Göle is a rather grubby, nondescript little town in Turkey’s Ardahan Province. It was also the scene of a minor revolution that, with a little luck and a fair wind, will have a profound effect on the lives of hundreds of kids.
Before going on, I need to give you some background; from our very earliest days here in our village, J and I have been privileged to know a certain young man. I’ll not embarrass him by revealing his name or his present position in the bureaucracy – suffice to say that when this story was set, he was a Kaymakam, a regional governor. One of his greatest attributes is that he has never forgotten that he is a ‘village boy’!
Kaymakams wield considerable power and control substantial budgets; some use their position to bring real benefits to the areas under their control, whilst a few do little more than collect their monthly pay packets! We have, on numerous occasions, watched ‘our’ man make good on his promise to us that he would always seek to work for the people. We have witnessed countless individuals benefit from acts of relief, and numerous larger projects bring benefits to the wider community. From helping the destitute to setting up an organic food/milk/cheese cooperative; from pioneering environmentally friendly road surfacing (with a South African-Turkish company) to breaking the strangle-hold of monopoly produce buyers; we have seen so much good done.
This is the story of one such project:
The idea was that all of the school children in the Göle region, regardless of age, would be encouraged to take up some serious reading; and not just reading but also discussing with their teachers what the book was about in order to ensure they were understanding and absorbing what they were reading.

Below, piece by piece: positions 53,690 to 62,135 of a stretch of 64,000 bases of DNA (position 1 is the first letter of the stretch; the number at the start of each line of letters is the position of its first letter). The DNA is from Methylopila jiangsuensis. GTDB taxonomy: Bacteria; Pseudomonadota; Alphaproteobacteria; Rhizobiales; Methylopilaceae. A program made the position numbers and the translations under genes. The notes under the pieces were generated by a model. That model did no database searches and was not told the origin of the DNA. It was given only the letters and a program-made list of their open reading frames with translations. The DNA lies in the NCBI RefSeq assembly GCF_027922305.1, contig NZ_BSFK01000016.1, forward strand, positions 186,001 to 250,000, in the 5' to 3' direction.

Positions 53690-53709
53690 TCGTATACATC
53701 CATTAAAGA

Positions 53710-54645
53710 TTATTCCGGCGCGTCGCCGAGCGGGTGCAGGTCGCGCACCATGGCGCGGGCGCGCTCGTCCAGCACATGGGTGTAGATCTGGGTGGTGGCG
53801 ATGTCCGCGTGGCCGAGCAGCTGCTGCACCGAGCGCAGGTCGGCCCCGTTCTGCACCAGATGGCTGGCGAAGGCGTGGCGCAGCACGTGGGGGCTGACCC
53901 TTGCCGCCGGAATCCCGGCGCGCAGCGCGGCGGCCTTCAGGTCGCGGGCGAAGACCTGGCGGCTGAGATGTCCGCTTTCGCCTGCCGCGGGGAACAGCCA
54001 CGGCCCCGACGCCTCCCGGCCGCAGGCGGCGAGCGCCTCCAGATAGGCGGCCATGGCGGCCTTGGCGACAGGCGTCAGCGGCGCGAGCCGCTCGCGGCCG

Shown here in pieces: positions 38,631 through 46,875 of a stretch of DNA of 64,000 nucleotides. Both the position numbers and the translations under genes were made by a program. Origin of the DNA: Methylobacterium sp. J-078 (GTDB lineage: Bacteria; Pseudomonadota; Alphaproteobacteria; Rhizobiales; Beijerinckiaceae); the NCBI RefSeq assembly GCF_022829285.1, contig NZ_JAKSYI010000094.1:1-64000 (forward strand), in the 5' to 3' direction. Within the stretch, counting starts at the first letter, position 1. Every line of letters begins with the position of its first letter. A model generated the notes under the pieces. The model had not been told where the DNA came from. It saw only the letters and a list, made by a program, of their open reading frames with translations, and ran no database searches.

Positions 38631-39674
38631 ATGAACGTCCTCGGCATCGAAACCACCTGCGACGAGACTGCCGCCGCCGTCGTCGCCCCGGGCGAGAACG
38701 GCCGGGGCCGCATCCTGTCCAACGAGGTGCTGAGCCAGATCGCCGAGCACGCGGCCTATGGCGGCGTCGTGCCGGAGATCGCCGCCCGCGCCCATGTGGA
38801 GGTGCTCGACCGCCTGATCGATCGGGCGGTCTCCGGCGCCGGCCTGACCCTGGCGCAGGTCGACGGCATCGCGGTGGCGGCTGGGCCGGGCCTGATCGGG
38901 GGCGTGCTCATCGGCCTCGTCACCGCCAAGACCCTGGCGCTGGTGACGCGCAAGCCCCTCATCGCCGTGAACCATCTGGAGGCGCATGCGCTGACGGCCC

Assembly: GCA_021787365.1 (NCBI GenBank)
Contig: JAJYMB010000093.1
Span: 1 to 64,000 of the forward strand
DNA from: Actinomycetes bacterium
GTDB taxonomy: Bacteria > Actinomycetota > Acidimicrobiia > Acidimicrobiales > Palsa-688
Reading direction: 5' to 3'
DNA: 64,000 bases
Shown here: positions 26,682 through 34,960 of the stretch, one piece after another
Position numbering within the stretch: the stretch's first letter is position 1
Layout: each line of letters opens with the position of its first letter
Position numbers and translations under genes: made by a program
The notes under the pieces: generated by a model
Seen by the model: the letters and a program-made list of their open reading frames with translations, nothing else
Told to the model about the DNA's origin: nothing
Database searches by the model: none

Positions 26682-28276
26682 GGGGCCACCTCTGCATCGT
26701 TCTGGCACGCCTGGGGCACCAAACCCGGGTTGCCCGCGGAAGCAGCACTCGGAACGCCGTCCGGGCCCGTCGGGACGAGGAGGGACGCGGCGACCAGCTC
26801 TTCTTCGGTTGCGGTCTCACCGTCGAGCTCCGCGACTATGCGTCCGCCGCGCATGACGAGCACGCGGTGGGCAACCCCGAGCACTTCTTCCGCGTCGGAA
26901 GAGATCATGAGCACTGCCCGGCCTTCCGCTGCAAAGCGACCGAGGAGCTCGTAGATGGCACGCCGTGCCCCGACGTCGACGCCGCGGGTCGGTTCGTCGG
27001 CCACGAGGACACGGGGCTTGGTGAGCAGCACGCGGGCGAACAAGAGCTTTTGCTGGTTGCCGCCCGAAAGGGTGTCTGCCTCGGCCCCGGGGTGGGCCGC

As the schools had little by way of reading books, the first task was to seek aid from sponsors in order to create a decent library in every school. Our man achieved this in very short order through the generosity of individuals and companies.
With kids in place and books in place the next objective was to provide an incentive for the children to follow through. This part of the project involved going back to various sponsors and persuading them to cough up the funds for – get this – 500 brand-new bikes for the various age groups that were participating! 500 new bikes! These were to be passed on to the students who worked the hardest at reading and understanding the hundreds of new books now available to them.
It’s a few years ago now that J and I were invited by our man to attend the inaugural presentation day and celebration for the Göle Book Project. We invited ‘Kaptan’ June Haimoff, author, of İztuzu Beach and Turtle fame along for the ride.
On their special day, we joined the children, the media and the many members of the inevitable ‘protokol’ for the presentation of the prizes. As happens every day in Ardahan, it rained, which had no effect whatsoever on the proceedings and on the spontaneous street party that erupted.
The following year the scheme presented a further 500 bikes, and the Minister for Education announced that he wanted the project to go nationwide – some hope of that ever happening – a project like this requires the commitment and focus that is rare amongst the population at large and absent altogether in the political classes!
When the presentations were over and the street party had dispersed, a bunch of bureaucrats and their wives, an army colonel, a TRT film crew, ‘our boy’ and his wife, June, J and I crammed into a few mini-buses and disappeared off into the wilderness for a barby that went on late into the night – a day to remember for everyone – especially the kids of Göle, a small, grubby, nondescript town in the province of Ardahan, NE Turkey.
Here are some impressions from that wonderful event:
. . the ‘stars’ begin to arrive
Göle girls in traditional dress
. . the boys too
Göle Chapter – Hell’s Angels ready to rumble
Kaymakam Bey leads the troops on a triumphal ride around town
J and Kaptan June are drawn into a bit of spontaneous Turkish line dancing
Göle, Ardahan – partying late into the night
Alan Fenn, Okçular Köyü